Deep Throat: New Voices From Israel
Israel's small jazz and improvised music community includes a high proportion of scholars from the country's music academies. They study jazz and improvisation as part of the curriculum, but have access to few off-campus venues where they can experience the music live, either as audience members or as musicians.
The upside is that the absence of a thriving tour circuit encourages, if not actually obliges, Israeli musicians to offer fresh and individual takes on the music, unencumbered by tradition or a steady diet of visiting elder statesmen from overseas.
Dvir Katz, leader of the Chameleon Trio, and Nori Jacoby are good examples of young Israeli musicians doing their own thingKatz with a distinctive take on new music, and Jacoby with a Mongolian throat singing-infused, ambitious multi-culturalism.
The Jerusalem-based Chameleon Trio feature two graduates of the city's Rubin Academy of Musiccomposer and flautist Dvir Katz and clarinetist Nitai Levi. The third member is the more widely experienced bassist, Ora Boasson-Horev, a close musical partner of the Israeli pianist and composer, Yitzhak Yedid.
Katz's compositions attempt to bridge the work of contemporary composers like György Ligeti and Edgar Varez, progressive rock influences such as King Crimson and Frank Zappa, classical orchestral works, and jazz stylists like Thelonious Monk, Eric Dolphy and Louis Sclavis. In Between leans more towards the new music pole, but offers many adventurous and enjoyable improvised passages.
Katz is a very talented storyteller who knows how to assemble drama, humor, sorrow, joy and optimism into thoughtful compositions. His work is well structured, but offers plenty of personal space to all three musicians. Katz's musical references here include the chamber music projects of Sclavis and the Arcado String Trio. But the focal point of the trio is Boasson-Horev, who always dares to push the music onward, challenging herself and her colleagues.
Boasson-Horev has her own dark and full-toned sound, and she always plays as if she's ready for new experiences. Whenever she takes the lead, the music soars. Katz and Levi are much more cerebral and restrained, as if unwilling to tarnish their clear, pure sound with more gritty, temperamental playing.
The most memorable track here is the 20-minute elegy "Why?." The composition defines the trio's approachclose, considerate, group interaction that periodically dissolves and deconstructs into solo passages that color the collective playing. A very impressive debut.
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The components of this short (19 minutes), three-part composition sound like the recipe for a nervous breakdown. There's a mysterious biblical text that deals with heavenly and earthly love in ancient Jerusalem. Then there are three vocal artists, one an Israeli who draws her inspiration from Jewish culture, the other two overtone singing masters from other culturesDangaa Khosobayar, from Mongolia, one of the greatest performers today of the Khoomei overtone singing style, and Wolfgang Saus, from Germany, a master of different traditions of overtone singing. There's also a German oud player and the swinging, all-female Israeli Contemporary String Quartet.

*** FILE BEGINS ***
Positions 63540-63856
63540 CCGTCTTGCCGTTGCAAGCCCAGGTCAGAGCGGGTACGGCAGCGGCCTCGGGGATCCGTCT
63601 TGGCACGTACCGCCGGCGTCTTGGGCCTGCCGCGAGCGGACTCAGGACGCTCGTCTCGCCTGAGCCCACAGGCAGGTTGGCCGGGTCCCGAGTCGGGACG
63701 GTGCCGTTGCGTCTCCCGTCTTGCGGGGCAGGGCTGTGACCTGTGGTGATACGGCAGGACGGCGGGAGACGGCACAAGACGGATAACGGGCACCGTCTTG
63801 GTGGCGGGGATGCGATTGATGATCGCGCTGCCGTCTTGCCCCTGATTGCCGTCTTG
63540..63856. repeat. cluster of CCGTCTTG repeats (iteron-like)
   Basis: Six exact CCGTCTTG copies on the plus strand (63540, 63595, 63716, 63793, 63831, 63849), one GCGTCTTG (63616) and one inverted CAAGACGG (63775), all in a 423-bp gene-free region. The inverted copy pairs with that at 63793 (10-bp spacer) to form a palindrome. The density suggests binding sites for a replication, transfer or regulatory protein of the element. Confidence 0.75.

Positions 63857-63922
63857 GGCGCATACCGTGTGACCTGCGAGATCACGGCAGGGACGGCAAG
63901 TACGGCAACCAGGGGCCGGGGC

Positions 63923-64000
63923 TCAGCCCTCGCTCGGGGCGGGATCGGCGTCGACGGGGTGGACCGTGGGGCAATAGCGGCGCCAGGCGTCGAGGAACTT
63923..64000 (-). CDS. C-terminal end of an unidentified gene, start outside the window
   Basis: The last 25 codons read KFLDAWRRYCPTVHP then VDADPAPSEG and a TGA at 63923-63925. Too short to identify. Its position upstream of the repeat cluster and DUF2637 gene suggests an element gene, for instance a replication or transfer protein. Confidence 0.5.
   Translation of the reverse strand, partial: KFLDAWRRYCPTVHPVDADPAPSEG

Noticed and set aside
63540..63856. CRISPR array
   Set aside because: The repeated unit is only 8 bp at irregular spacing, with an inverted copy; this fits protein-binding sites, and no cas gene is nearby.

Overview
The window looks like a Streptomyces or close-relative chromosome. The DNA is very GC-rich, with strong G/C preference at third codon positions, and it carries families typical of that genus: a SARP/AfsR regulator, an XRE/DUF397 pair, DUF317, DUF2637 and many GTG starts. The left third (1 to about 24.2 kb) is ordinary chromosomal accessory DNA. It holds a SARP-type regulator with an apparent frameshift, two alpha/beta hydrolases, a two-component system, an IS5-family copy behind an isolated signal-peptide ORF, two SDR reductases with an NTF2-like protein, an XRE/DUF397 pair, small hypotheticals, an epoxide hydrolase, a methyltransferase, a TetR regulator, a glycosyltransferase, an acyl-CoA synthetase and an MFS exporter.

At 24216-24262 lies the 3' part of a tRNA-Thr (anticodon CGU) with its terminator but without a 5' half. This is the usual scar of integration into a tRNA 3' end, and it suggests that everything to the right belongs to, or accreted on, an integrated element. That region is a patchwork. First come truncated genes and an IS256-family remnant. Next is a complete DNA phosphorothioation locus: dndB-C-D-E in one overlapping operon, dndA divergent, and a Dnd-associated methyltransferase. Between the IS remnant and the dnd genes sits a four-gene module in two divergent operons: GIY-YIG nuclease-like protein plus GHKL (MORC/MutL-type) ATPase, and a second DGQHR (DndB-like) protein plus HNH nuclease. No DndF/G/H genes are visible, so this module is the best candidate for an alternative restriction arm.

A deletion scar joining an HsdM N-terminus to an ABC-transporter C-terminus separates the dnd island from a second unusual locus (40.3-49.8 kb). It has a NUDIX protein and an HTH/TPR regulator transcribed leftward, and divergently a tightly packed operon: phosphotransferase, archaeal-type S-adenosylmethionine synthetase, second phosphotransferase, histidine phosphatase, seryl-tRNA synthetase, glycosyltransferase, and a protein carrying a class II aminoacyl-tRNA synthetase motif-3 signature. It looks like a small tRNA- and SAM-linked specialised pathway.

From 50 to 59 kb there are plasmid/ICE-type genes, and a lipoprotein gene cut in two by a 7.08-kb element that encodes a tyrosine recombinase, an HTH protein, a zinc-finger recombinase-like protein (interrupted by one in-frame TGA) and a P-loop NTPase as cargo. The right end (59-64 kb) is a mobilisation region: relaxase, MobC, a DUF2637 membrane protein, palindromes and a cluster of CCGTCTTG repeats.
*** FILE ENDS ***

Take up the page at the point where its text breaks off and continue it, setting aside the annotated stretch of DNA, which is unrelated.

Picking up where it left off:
But there's no breakdown, nervous or otherwise. Jacoby manages to weave all these elements into a complex and moving composition that successfully blends seemingly alien components into a single, cohesive musical construct.
The composition offers a pocketful of surprises though. Vocalist Victoria Hanna's beautiful tune for the biblical verses, the way that she plays with the ancient text and her delicate and sinuous vocals; the perfect harmonies that Hanna forms with the overtones of Khosobayar and Saus; the overtones that the string quartet produce with their sustained strumming during the second part; the gentle oud playing that stresses that this composition bridges east and west, ancient then with modern now; and the energetic, festive third part, that combines a Mongolian love song with a ceremonial biblical text .
During the final section, the music becomes so intense and wild that it actually sounds like it's swinging, until the dreamy closing tones that follow the lover trying to escape King Solomon's wedding festivities. Outstanding.
Tracks and Personnel
Tracks: Yeladudes; Greedy; Why?; Optimisim?; Moods
Personnel: Dvir Katz: flute; Nitai Levi: clarinet, bass clarinet; Ora Boasson-Horev: bass.
Tracks: The Guards Of The City; Perfumed With Myrrh; King Solomon's Chariot.
Personnel: Victoria Hanna: voice; Dangaa Khosobayar: throat singing, overtone singing; Wolfgang Saus: singing, overtone singing; Michael Wolpe: conductor; Gerhard Fankhauser: oud, singing; Itamar Nativ and Matti Kolver- choral singing; Israeli Contemporary String Quartet: Hadas Fabricant: first violin; Tali Goldberg: second violin; Katia Polin: viola; Hilla Epstein: cello.